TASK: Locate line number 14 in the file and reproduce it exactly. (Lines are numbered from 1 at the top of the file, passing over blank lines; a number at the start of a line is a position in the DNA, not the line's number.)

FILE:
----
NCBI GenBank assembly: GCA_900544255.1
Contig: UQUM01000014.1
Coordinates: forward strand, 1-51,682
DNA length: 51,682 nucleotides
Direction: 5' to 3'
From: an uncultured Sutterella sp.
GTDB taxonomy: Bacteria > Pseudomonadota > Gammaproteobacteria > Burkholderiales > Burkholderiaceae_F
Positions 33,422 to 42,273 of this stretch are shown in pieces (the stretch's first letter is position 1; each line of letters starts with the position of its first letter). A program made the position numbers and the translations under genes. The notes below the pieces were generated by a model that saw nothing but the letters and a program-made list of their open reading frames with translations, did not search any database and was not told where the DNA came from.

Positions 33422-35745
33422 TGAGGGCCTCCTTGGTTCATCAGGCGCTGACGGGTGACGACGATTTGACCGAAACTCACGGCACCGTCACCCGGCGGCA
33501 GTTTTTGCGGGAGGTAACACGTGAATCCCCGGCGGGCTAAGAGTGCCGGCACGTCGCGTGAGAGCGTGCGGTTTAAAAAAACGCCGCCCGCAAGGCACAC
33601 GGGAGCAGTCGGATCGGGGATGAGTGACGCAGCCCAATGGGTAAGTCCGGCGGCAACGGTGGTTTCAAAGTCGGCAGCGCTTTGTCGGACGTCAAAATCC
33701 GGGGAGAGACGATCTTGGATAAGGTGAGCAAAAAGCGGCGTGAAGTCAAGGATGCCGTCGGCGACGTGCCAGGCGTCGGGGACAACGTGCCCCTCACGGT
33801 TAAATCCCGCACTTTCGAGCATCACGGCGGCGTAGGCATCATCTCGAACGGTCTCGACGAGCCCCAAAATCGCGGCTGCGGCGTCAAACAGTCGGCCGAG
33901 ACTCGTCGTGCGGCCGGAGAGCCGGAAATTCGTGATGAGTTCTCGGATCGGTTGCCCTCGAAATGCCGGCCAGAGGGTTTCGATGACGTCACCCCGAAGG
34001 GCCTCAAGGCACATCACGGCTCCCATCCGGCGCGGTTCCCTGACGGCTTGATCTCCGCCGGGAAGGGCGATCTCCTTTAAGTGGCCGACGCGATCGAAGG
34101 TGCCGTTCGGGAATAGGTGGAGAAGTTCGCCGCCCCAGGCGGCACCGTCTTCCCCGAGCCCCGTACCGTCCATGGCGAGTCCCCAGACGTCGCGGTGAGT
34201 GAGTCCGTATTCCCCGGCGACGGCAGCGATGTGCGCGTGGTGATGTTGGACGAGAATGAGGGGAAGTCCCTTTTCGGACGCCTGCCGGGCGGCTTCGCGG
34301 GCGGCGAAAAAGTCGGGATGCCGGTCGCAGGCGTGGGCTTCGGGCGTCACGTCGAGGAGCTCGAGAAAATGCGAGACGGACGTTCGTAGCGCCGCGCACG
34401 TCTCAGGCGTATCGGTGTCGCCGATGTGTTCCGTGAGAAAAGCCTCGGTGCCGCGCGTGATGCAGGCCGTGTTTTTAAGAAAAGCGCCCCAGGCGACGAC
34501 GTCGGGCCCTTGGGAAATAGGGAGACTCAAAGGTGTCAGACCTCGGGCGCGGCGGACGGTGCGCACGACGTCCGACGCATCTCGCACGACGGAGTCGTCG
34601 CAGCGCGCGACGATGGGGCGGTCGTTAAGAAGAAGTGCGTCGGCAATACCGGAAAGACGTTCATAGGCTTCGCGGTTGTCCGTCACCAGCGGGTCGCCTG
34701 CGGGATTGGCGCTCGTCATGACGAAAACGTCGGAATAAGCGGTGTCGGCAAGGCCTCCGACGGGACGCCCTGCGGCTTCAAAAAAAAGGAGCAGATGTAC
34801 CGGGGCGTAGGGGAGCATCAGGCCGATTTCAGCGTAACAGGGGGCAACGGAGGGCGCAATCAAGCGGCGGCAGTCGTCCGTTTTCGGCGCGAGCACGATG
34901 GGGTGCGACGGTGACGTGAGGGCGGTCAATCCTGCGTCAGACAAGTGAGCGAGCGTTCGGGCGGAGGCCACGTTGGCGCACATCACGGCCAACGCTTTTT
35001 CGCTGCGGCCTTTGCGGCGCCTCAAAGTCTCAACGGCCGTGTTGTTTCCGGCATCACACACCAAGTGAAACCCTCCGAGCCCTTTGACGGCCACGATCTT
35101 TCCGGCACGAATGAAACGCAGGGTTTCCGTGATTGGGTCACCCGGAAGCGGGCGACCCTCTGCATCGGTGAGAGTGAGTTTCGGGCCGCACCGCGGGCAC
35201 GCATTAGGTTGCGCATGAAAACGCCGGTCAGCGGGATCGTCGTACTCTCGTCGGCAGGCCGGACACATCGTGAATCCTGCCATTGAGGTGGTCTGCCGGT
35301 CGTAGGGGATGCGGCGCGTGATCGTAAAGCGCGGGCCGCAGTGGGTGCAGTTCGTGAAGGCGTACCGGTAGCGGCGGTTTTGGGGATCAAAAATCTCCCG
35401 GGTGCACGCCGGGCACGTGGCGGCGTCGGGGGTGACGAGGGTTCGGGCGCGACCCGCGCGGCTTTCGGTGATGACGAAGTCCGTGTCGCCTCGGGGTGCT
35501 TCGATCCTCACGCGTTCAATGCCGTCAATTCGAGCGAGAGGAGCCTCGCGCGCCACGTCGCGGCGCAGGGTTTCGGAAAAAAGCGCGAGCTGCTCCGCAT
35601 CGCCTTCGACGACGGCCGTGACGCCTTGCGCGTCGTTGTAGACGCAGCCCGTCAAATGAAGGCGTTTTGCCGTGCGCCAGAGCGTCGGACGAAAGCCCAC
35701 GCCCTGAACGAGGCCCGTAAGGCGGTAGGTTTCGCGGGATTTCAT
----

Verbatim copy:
33801 TAAATCCCGCACTTTCGAGCATCACGGCGGCGTAGGCATCATCTCGAACGGTCTCGACGAGCCCCAAAATCGCGGCTGCGGCGTCAAACAGTCGGCCGAG